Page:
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BBC Cuts: An Online Strategy For PR3?

Allan Bisset

The BBC has confirmed that 360 staff in its online operation will lose their jobs as the budget is cut by 25%.  In addition, they pledge to meet with commercial rivals regularly, increase links to external sites and halve the number of top level domains they operate. On top of that, the BBC World Service is to close five language services and scale back its operations in Russia and China, which will result in the shedding of another 500 jobs.

These cuts have been in the pipeline since last year in order to meet savings required following the deal with the Treasury that froze the licence fee for the next six years.  In July last year the BBC Trust approved the cuts following a strategic review of BBC Online that included scrapping half the corporation's websites including those dedicated to BBC Radio 5 Live and 1Xtra, 5 Live Sports Extra, 6 Music and BBC Radio 7.  In all, the BBC will close half of its 400 top level domains with more than a third going by the end of the year.

BBC management maintain that the cuts are a reflection of a “more mature online market” and the BBC’s online strategy now is about doing “fewer things better”.   Or perhaps it’s a reflection of how difficult it can be to plan when income is subject to the vagaries of politically motivated spending decisions, as most in the public sector are now discovering.  The attitude in Whitehall seems to be that the BBC, being a publicly funded institution, has a role to play in bringing down the deficit.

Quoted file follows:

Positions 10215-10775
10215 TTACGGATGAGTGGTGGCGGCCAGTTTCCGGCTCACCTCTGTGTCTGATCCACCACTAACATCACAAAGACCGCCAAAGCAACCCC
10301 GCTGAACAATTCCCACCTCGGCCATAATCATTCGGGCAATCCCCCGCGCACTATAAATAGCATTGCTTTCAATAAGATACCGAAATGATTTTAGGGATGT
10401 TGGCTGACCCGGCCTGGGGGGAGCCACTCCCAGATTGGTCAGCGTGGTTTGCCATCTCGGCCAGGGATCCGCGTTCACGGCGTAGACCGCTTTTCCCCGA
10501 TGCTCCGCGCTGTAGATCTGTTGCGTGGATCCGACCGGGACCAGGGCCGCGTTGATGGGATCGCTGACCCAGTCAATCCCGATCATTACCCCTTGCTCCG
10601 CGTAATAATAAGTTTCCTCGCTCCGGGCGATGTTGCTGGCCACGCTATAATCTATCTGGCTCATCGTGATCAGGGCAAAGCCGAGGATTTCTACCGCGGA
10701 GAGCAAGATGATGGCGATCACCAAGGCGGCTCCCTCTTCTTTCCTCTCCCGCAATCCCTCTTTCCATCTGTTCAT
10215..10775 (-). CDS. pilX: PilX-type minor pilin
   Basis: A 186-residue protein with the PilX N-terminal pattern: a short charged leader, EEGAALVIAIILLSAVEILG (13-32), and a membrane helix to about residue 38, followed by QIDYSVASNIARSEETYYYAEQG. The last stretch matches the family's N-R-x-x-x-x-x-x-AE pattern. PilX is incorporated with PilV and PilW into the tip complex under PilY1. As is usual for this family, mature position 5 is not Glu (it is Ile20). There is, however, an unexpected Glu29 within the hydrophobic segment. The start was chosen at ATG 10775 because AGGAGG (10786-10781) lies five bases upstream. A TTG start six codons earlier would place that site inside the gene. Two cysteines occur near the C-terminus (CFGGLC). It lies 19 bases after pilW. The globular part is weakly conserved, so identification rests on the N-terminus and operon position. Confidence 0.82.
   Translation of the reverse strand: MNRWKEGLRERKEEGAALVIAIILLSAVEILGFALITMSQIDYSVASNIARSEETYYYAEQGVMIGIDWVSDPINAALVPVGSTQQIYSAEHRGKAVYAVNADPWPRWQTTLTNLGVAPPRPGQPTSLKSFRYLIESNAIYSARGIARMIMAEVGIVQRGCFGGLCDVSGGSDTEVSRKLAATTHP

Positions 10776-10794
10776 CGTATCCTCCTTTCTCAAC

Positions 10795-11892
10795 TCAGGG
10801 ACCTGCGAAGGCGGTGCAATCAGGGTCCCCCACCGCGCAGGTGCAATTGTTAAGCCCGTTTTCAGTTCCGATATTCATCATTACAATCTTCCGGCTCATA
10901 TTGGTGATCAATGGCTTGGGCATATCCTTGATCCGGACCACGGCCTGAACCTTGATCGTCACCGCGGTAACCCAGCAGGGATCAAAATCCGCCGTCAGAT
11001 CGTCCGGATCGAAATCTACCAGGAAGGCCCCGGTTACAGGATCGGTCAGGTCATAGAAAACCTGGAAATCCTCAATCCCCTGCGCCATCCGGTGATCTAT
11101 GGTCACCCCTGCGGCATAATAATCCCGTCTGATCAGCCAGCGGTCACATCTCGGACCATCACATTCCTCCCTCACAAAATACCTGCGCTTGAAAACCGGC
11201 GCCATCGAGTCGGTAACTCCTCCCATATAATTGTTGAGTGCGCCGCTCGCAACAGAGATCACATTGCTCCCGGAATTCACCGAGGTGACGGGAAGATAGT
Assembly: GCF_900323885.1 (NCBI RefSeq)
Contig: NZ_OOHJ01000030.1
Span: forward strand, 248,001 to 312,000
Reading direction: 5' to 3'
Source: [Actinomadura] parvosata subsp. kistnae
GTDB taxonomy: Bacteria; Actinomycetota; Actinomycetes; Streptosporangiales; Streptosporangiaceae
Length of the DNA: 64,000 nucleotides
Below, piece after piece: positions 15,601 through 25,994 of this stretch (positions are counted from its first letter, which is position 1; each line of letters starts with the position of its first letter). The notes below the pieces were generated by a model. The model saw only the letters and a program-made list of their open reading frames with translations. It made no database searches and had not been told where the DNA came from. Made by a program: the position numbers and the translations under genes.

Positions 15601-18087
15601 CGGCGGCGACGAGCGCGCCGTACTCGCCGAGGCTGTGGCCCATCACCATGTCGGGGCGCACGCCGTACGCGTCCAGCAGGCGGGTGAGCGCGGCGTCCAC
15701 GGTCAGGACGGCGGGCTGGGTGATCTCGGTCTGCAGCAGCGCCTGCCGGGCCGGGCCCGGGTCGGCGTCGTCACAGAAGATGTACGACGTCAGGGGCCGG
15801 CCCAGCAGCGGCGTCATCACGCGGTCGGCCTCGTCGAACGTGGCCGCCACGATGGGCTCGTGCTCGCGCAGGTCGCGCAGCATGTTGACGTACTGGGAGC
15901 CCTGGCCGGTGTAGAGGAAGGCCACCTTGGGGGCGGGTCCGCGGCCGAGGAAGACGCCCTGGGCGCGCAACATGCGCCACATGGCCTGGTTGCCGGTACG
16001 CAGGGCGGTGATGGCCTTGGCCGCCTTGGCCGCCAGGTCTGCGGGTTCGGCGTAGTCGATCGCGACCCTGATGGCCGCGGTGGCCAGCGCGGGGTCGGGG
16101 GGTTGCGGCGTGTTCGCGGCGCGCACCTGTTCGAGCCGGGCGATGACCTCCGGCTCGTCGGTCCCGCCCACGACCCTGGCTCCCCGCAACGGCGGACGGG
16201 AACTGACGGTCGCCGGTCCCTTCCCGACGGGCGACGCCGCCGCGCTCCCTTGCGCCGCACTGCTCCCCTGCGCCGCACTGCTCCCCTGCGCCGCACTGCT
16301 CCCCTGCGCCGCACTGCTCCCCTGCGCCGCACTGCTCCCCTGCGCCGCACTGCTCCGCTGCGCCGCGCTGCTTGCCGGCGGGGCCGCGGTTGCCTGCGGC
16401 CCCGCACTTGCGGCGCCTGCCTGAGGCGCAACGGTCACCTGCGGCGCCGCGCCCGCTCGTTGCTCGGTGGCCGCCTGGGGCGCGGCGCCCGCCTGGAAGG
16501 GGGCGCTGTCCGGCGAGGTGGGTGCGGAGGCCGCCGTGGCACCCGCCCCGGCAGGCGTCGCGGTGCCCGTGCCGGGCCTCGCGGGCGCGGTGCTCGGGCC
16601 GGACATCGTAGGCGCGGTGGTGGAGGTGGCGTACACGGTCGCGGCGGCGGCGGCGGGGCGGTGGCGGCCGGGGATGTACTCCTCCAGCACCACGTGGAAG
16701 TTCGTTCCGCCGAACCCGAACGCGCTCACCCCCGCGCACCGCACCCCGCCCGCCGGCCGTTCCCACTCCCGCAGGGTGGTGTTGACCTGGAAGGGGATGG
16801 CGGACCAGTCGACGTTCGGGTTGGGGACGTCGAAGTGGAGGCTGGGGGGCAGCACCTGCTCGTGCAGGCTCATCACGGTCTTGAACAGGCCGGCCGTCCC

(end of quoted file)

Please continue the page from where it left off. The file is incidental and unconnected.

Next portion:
Um, what about the private sector institutions (i.e. banks)  that were mainly responsible for the conditions that generated that deficit, some of which have not only got too big to fail, but may well have become too big to rescue next time round?  Don’t they have some part to play too or have they seemingly escaped any equivalent freeze?

Of course, it’s possible to be cynical about this and suggest that the cuts and closures are the result not of a grand strategic plan imposed by spending constraints, but are driven by poor ratings or page views.  That wouldn’t explain why popular websites like the BBC's antiques website or Indian Cooking Made Easy are being killed off regardless of the traffic they pulled in or why flagship sites for programmes like Panorama or The Politics Show have not been spared the axe.

True, just over half of the traffic landing on the BBC website goes to www.bbc.co.uk/news/, but that still means that the other non-news elements of BBC.co.uk attracted a massive number of unique visitors.  So it looks like  some sort of strategy after all, but one intended to benefit the BBC's competition as smaller publishing players  like the Mail Online (although to call it small is to do it a disservice – it had 47 million monthly unique users in September 2010)  step in to  fill the niche areas vacated by Auntie.

More competition in the online news sector will ultimately  mean more pressure on the BBC to deliver more and more for less and less of the TV licence payers' money and that may have implications  for the real reason behind the BBC's dominance and high page rank.  It’s not the number of domains or amount of disparate sites or the fact the BBC’s online presence grew organically that has delivered that authority.    Rather it’s the legacy of the quality of the BBC’s journalism.  The ongoing quality of its content.

Reputation is a valuable thing.  Even in narrow SEO terms, Google equates reputation with authority and no news organisation has a higher reputation or authority than the BBC.  It seems that shortly, there will be 860 fewer contributors to that standard of journalism and level of content and no amount of restructuring will compensate for that.  If the commercial rivals clasp these ex-BBC talents to their private sector bosom things will only get tougher for the BBC online.



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